This week, I used the Three Word Wednesday prompts to spark an idea for a new novel:
Aunt Mildred took a sip of herbal tea, added another spoonful of honey and waited for her reaction.
Jenny sat and tried to look concerned. Be kind. You promised your mother.
“I have pancreatic cancer.” She smiled smugly. “It’s fatal, you know. I’ll be gone in the blink of an eye.”
Jenny resisted the impulse to blink rapidly.
“When was it diagnosed?”
“Last night. I watched this show on TV that explained all the symptoms.” She waved a slip of paper. “I wrote them down. Fatigue, back pain, nausea . . .”
“Those could be symptoms of many things, Aunt Mildred.” She watched as her aunt devoured a second shortbread cookie.
“How long have you been feeling nauseous?”
“Quite a while. It comes and goes, you know. I have to eat when I can. Keep my strength up.” She reached for another cookie. “I’ve made an appointment with Dr. Carson. We should leave soon.”
“You have an appointment now?”
“In a half hour.”
“I came here on my lunch hour, Aunt Mildred. I have to go back to work.”
“I’m dying and you’re going back to work.”
“I’ll take you to the doctor, but not today. See if you can make an appointment for Thursday.”
“As if I’ll still be here on Thursday. Your mother would have understood.”
“My mother wanted to live. She fought hard and she never complained. Why are you so intent on dying?”
Her aunt’s face crumpled and she instantly regretted her outbreak. She put her arms around her aunt and kissed her dampened cheek.
“I’m sorry, Aunt Mildred. I know you miss her too. I wish I could stay, but I can’t skip this meeting. I’ll call you tonight.”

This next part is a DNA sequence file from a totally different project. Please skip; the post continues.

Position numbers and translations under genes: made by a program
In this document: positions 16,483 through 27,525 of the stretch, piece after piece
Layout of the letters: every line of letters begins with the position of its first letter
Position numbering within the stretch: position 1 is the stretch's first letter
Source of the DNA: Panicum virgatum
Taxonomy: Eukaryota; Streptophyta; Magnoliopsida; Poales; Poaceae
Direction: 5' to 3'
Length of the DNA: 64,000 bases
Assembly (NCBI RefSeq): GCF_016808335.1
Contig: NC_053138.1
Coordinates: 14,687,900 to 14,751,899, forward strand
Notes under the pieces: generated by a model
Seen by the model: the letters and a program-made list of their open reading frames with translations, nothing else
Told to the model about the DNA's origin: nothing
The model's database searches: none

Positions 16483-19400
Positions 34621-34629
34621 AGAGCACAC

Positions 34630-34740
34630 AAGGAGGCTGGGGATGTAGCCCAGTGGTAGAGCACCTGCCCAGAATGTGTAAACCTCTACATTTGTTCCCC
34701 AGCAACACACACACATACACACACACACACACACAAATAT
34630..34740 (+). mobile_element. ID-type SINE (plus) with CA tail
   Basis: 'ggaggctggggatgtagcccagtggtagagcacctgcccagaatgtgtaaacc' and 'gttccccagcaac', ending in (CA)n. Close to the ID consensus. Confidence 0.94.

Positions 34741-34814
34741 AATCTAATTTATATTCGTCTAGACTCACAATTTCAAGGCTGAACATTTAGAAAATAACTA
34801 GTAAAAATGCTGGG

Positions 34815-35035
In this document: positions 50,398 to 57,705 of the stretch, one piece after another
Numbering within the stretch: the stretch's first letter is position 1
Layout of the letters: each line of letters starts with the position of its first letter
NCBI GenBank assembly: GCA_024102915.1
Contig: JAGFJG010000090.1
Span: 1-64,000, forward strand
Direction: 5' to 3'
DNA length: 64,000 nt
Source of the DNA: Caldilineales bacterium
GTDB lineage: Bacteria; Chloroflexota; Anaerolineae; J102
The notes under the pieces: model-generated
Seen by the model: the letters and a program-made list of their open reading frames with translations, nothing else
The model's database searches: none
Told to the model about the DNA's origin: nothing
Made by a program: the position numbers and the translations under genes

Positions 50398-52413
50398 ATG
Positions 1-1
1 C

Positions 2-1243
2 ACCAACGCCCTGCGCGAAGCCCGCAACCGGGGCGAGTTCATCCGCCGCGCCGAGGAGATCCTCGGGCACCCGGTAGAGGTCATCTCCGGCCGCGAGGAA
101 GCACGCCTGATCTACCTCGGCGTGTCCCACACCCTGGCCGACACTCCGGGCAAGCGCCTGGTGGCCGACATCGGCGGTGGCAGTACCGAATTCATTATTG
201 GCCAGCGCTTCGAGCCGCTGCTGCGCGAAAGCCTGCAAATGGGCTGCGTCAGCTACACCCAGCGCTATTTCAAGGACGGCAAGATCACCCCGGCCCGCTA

Jenny berated herself on the drive back to the office. Aunt Mildred was lonely. She’d lost her husband and her sister in the last three years. Mom had also been her closest friend and the hypochondria had escalated since her death. Aunt Mildred didn’t need a doctor, she needed some attention. Jenny resolved to do better. She’d call her every day and find occasions to get her out of the house. Take her to dinner or a movie. She’d do that tonight. Aunt Mildred loved those Chinese buffets.
Mandatory meetings were usually long and senseless. This one was no exception. Even Chinese with Aunt Mildred would be more exciting. She finally made her escape and headed back across town. An early dinner, then she would have the rest of the evening to herself. She smiled at the prospect.
“How’s that working for you?” Dr. Phil shouted from the living room.
She glanced at her watch and groaned. The show wasn’t over for another thirty minutes. Aunt Mildred would never desert Dr. Phil, not even for Chinese. She envisioned another chunk of precious time floating away. It took a minute for the empty chair to register. Another before she saw the lifeless form next to it, one hand clutching her throat and the other clenching a crumbling shortbread cookie.
The crowd howled as Dr. Phil screamed again.
“How’s that working for you?”
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